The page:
Mixed messages: Trump last month introduced a national security strategy that instead of describing climate change as a national security threat refers to its commitment to “environmental stewardship.”

The release of the strategy came after Trump signed into law the National Defense Authorization Act, which called climate change a "direct threat" and requires the Pentagon to create a list of its top 10 most at-risk bases.

MURKOWSKI: WHITE HOUSE TOO ‘SQUEAMISH’ OVER CLIMATE CHANGE: Sen. Lisa Murkowski, the chairwoman of the Energy and Natural Resources Committee, said she is not scared of addressing climate change in the new year, but the Trump administration is another story.

“I'm dealing with an administration where some in the administration get really squeamish about anything that has the word ‘climate’ in it,” the Alaska Republican told Politico in a sit-down interview released Friday. “I'm not afraid to talk about that.”

Who’s afraid of climate change?: “I'm not afraid to bring anybody up to my state and show them the impacts we're seeing -- whether it is to our runways, our coastal communities or to take them out in the interior and show them the impacts of additional fires that we haven't seen."

Action the administration could take: "I think that there is much that can be done to address some of the issues that we face with climate change that can be addressed through investments that we're making,” Murkowski said.

Pipeline policy: In the immediate future, pipeline policy could come into focus for reducing methane emissions, she said. Methane is a potent, but short-lived, greenhouse gas that many scientists blame for exacerbating the rate of temperature rise around the world.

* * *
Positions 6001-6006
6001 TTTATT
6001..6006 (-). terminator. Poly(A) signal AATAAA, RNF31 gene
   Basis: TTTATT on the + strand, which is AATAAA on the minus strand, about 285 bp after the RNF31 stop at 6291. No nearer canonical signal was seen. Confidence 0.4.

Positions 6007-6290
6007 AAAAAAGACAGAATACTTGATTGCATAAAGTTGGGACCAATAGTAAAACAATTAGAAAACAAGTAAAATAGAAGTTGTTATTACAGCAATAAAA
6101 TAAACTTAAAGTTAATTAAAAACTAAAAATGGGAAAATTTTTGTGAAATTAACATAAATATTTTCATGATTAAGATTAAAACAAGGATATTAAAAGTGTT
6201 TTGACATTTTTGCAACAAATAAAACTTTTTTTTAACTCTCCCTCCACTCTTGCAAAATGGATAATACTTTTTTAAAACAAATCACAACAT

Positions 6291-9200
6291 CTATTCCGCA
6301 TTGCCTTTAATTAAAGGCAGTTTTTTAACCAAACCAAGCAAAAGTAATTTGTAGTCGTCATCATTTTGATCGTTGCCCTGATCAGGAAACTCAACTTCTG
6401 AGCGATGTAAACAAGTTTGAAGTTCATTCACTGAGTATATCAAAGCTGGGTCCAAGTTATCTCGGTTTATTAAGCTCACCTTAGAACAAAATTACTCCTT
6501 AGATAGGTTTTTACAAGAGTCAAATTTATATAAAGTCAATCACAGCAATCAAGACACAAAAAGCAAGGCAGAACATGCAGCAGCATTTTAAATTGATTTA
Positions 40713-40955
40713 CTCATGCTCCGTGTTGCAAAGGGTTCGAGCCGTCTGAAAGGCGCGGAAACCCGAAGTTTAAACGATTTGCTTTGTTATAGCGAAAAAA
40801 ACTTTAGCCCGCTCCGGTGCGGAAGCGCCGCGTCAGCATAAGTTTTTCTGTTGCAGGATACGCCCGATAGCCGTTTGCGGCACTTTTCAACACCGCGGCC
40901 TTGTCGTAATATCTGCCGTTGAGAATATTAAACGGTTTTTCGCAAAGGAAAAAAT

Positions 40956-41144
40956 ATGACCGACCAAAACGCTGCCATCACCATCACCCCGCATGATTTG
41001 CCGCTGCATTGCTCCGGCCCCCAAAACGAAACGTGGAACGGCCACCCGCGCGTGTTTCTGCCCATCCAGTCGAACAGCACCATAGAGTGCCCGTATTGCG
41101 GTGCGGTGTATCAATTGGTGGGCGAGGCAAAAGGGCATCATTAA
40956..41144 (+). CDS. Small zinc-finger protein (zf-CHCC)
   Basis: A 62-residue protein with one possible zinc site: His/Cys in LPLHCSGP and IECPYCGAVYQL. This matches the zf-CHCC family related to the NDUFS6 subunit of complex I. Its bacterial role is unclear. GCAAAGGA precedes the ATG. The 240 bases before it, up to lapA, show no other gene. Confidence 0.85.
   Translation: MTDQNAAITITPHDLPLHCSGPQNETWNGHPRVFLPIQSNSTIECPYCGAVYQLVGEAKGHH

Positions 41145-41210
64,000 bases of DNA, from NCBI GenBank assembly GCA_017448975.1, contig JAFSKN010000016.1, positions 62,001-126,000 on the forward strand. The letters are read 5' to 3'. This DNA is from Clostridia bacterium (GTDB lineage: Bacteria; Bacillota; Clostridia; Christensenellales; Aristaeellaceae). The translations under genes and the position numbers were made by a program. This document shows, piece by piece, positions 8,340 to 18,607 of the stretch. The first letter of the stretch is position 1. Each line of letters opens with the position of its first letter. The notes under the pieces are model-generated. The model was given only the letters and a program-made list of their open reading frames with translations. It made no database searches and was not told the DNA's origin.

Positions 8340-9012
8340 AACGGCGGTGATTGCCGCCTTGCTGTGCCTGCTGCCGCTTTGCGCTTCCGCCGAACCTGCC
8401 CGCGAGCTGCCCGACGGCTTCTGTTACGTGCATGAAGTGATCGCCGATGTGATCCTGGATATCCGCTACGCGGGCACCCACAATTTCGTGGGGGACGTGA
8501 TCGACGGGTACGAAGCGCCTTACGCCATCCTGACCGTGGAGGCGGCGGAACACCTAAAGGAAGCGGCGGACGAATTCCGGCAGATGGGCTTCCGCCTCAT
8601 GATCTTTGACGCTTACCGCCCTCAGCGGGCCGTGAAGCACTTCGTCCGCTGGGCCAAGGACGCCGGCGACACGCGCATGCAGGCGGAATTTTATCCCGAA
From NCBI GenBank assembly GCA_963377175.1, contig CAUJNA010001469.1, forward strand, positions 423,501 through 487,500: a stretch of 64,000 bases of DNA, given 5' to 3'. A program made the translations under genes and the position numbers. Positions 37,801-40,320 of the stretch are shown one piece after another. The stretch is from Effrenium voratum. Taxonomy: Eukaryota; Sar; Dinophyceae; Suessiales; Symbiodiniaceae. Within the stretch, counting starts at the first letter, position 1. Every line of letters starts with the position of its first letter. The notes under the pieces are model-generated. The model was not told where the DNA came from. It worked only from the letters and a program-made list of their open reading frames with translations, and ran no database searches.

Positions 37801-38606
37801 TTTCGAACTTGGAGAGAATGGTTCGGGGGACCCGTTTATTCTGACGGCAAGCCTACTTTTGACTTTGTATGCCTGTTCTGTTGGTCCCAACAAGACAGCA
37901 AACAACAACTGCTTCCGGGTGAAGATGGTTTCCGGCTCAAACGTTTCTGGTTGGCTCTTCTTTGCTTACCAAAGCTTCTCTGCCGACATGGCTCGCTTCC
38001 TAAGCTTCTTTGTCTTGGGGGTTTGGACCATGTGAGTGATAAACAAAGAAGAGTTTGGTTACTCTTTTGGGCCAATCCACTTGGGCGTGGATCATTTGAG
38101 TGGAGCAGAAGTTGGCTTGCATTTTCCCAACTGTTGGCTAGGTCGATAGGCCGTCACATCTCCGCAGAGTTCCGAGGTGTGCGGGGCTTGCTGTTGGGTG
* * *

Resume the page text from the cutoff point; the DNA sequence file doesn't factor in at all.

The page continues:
Incremental improvement: “When you upgrade your pipelines so you don't have methane emissions out of your gathering lines, you don't have seepage — you might not think of it in the perspective ... [of] climate change policy — but are we making incremental gains in that way.”

HOUSE MAY NOT BE AS READY AS SENATE FOR BIG ENERGY BILL DEBATE: Murkowski also said she wants to reintroduce comprehensive energy legislation that ended up dying in 2016, but convincing the House to join the effort may take some work.

We've got to encourage our friends [in the House] that it's time to do it,” Murkowski said.

She said she thinks the leadership in the lower chamber recognizes that a bill needs to be passed, and she’s had conversations with Energy and Commerce Committee Chairman Greg Walden, R-Ore., and Natural Resources Committee Chairman Rob Bishop, R-Utah.

Bishop is retiring in 2020 and maybe “kind of looking at how we shape some things then,” Murkowski said. “Not to say he wasn't willing to do that before, but I think it does help to kind of crystallize some things and say, 'OK, what do we want to be able to advance out of here?'"